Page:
This tutorial is chiefly aimed at undergraduate majors in Classics and beginning graduate students who are about to write a research paper, a junior or senior thesis. To illustrate this step-by-step approach to research, a topic, “Aristotle on the Function of Music in Tragedy,” has been chosen. It seems a particularly useful one for this purpose since it incorporates several disciplines — ancient Greek language and literature, philosophy, music, history, education, and politics — and, therefore, offers good practice in conducting research at the UC Libraries. To illustrate these principles of research, as well as to highlight a multitude of library resources at the University of Cincinnati, especially in the John Miller Burnam Classics Library, concrete and live searches are performed in video and audio.
Libraries provide hundreds of online research guides that point you to tools for all of your research and information handling needs – from finding information to citing sources and publishing the information you created. Some guides are specific to a software product, course or discipline, while others cover a broad range of resources.
This month’s featured guide, Digital Literacy, is a collection of links and tips on finding and evaluating information in digital environments. There is information on how to use online technologies to stay current, organize your citations, files and data, and how to create and publish digital content, as well as how to network and collaborate effectively, protect your online identity, and how to be an ethical and responsible digital citizen.
All these aspects of digital literacy apply to many facets of daily life, but the primary goal of the Research Guide is to equip students with the tools and techniques that would enhance their academic careers and future employment.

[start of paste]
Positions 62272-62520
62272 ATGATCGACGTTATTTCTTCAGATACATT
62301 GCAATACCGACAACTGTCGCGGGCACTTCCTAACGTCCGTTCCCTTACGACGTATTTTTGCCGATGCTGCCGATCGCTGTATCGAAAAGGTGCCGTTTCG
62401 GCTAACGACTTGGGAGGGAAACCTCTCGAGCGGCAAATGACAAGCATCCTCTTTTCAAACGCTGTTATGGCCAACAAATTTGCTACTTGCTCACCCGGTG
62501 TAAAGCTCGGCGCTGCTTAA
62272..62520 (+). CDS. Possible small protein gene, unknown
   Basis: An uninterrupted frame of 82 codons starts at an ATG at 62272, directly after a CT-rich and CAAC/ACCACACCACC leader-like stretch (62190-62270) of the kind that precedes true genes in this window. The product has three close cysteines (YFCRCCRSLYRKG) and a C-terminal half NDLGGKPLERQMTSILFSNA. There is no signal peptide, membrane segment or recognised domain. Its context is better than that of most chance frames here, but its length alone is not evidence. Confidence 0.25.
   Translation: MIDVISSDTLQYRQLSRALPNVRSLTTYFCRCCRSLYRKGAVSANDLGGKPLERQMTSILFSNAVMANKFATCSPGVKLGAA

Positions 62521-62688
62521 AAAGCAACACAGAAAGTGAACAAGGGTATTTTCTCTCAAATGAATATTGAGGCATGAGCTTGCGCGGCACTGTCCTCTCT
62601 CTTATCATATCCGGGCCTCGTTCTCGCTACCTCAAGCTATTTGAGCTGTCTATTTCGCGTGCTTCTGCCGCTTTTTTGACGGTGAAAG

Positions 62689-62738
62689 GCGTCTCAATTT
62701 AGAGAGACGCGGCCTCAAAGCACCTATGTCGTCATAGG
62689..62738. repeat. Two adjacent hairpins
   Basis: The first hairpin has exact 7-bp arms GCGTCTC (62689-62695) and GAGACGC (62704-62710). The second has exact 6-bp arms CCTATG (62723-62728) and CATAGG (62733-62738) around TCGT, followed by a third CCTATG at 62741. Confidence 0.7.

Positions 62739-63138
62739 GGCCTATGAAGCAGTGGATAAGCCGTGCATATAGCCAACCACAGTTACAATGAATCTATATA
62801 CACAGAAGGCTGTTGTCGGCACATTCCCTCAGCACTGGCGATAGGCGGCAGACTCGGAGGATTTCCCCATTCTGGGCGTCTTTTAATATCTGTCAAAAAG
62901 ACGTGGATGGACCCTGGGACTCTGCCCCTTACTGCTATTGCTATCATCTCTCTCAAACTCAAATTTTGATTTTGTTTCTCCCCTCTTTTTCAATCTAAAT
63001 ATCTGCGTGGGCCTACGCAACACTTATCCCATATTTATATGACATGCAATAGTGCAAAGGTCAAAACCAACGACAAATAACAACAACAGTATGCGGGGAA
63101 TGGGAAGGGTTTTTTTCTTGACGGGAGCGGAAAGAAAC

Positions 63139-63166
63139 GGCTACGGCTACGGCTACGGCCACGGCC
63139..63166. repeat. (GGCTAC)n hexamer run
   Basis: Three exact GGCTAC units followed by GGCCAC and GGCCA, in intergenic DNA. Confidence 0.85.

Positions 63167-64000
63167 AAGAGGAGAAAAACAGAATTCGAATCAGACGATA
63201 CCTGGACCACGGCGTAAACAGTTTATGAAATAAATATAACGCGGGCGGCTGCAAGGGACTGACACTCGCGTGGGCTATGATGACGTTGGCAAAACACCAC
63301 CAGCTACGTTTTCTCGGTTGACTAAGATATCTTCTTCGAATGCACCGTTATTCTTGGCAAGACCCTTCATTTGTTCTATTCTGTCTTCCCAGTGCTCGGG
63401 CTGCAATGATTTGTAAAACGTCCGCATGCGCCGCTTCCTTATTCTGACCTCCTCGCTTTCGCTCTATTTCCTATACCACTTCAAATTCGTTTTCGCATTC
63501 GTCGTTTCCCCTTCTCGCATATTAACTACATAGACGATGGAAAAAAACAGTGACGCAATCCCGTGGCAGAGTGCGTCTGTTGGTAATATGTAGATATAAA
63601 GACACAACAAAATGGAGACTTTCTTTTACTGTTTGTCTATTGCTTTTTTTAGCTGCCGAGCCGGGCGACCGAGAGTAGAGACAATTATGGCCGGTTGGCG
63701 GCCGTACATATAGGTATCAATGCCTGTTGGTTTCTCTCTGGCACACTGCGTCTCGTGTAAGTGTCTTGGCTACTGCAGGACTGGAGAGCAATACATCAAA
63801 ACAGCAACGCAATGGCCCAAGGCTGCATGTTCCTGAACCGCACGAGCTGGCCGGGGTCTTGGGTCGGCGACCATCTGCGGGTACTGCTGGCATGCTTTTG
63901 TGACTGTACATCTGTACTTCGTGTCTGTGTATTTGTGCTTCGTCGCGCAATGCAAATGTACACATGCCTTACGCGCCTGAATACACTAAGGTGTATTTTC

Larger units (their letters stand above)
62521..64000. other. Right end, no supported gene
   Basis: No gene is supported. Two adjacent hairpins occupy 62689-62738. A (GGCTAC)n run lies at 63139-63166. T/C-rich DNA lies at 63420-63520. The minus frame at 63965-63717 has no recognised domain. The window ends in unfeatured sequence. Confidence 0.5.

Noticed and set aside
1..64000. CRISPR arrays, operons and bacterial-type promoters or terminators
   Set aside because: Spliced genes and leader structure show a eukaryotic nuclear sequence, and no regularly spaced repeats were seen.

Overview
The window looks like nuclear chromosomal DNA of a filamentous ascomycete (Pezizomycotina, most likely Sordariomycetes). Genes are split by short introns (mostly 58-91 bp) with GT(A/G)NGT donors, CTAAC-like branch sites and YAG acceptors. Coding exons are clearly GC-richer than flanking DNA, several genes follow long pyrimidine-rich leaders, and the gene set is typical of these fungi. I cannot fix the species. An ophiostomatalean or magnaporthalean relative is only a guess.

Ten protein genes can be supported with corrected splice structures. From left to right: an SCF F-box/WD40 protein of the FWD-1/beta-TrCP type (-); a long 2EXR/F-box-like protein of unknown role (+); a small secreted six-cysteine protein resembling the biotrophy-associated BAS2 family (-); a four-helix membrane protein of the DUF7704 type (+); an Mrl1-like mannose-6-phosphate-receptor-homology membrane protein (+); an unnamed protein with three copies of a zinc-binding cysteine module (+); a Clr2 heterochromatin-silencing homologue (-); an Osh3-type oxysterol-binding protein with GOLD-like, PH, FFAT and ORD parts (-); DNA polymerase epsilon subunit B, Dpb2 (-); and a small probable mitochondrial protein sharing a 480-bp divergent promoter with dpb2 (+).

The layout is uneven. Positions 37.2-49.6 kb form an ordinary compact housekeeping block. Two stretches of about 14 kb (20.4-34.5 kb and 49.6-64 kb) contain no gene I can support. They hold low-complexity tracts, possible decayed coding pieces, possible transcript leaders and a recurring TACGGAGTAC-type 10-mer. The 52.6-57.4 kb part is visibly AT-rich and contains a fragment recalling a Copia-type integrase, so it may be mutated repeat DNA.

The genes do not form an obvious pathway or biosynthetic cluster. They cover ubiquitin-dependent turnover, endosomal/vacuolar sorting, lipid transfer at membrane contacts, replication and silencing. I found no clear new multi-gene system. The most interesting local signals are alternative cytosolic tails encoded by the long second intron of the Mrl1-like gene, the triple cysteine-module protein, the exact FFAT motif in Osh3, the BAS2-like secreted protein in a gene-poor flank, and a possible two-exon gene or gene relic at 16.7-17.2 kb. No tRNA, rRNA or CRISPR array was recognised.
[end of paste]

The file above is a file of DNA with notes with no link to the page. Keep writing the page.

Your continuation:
Image source: Digital Literacy Forum.
You’ve started a paper or a project, and gathered a couple of great resources on your topic, but now you need more information. One of Clermont College Library’s excellent resources is the research guide.
Research Guides are easy to find. From the library’s home page, look to the left side of the screen and choose Research Guides. You will be directed to a list of guides. By clicking on one of the topics, you will find tabs that direct you to the type of resource you need. For example, if you were looking for scholarly articles on biology, choose the Biology at Clermont Guide, then click on the Articles tab.
With over 450 guides, there is something for everyone. Users may browse the guides by:
- Type: Course, Research Help, Subject Guide, and Special Topic
Does the research guide you use regularly suddenly look different? It is different – the research guides changed platforms and design this week!
In addition to the new look and feel, the UC Libraries Research Guides now have a responsive design, enhanced browsing functionality and are more user friendly for table and mobile phone users. These changes and more incorporate accessibility design features required for any University of Cincinnati web pages and 3rd party web based products. Find out more about accessibility requirements at UC.
Check out the new Research Guides at http://guides.libraries.uc.edu/ucba and share your thoughts with us at http://www.libsurveys.com/loader.php?id=12e35f407e155608c441d055474d4f9c
The new UCBA Library Guides & Tutorials web page is now available at http://guides.libraries.uc.edu/guideshome. This web page provides a basic starting point for research on any topic.
UCBA Subject Guides: Use this web page to find guides based on these characteristics:
- Special Topics: guides that cover a specific topic or issue
- How To Do Research: guides cover a variety of research tips and strategies
- Faculty Guides: guides for UCBA faculty members
- Tutorials: Online web videos give step-by-step directions on how to use a variety of research tools.
You can also use the search box to search for any UCBA Library guides.
This is the final step in the CampusGuide transition of subject and class guides that began during the 2011-2012 academic year.
The Guides/Tutorials link on the UCBA Library homepage has been updated to point to this new page. Please be sure update your bookmarks if you frequent this web page.